Segal said in a letter to GASB that it backs level percentage of pay cost methodology and long-term earnings discount rate items, but the consultancy said it had concerns regarding GASB’s preliminary views on decoupling funding and accounting, expense volatility from recognition periods for liability changes, and expense volatility from proposed asset smoothing.
A potential result of the approach outlined in the GASB preliminary views is that the public and other financial statement users will have difficulty in understanding the differences between the two cost numbers: the new GASB expense and the actuarially determined funding requirement, Segal said.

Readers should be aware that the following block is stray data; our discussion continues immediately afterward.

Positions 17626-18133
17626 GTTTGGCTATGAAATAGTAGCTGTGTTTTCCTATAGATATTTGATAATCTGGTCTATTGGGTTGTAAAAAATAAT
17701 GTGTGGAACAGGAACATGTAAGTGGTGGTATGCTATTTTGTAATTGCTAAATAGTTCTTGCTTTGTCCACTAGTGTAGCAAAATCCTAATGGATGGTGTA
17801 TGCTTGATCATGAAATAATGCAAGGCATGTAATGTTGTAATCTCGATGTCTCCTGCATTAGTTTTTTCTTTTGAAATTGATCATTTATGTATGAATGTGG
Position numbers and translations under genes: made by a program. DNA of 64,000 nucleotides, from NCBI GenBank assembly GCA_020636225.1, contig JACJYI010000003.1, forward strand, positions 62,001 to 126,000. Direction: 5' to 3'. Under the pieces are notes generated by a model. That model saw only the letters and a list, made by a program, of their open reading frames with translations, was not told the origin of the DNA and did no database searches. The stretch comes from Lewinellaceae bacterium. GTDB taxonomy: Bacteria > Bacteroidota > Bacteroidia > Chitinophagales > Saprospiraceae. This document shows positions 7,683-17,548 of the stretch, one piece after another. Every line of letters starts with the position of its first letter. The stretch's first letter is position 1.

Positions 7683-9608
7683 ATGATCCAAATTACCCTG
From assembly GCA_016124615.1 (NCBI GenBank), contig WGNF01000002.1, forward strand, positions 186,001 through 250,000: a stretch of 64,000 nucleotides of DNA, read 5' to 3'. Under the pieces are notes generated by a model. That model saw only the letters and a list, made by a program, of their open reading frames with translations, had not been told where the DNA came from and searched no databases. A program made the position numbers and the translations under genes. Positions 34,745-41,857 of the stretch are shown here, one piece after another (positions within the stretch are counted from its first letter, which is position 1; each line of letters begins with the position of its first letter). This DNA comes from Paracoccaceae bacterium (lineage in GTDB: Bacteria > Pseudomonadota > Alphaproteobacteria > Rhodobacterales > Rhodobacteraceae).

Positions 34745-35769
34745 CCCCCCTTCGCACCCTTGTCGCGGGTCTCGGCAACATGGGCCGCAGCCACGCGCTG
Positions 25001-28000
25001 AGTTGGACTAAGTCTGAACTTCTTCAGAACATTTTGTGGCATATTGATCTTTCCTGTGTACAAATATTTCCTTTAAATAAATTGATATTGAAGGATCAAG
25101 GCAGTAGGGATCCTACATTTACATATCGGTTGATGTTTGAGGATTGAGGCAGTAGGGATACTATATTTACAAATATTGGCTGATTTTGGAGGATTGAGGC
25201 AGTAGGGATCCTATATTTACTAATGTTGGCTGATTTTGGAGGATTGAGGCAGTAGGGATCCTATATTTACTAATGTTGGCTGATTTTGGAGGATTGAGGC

“Which one should be considered the real cost? “the Segal letter asked. “As discussed herein, under the Preliminary Views calculation methods, funding the GASB expense would be so volatile as to be impractical for most plans, cost-prohibitive in some years and imprudently low – or even negative – in others. This means that prudent systems could be open to attack for not funding the GASB expense, even though they are maintaining a sound funding policy.”
Segal’s complete letter to GASB is posted on its Web site and may be viewed here.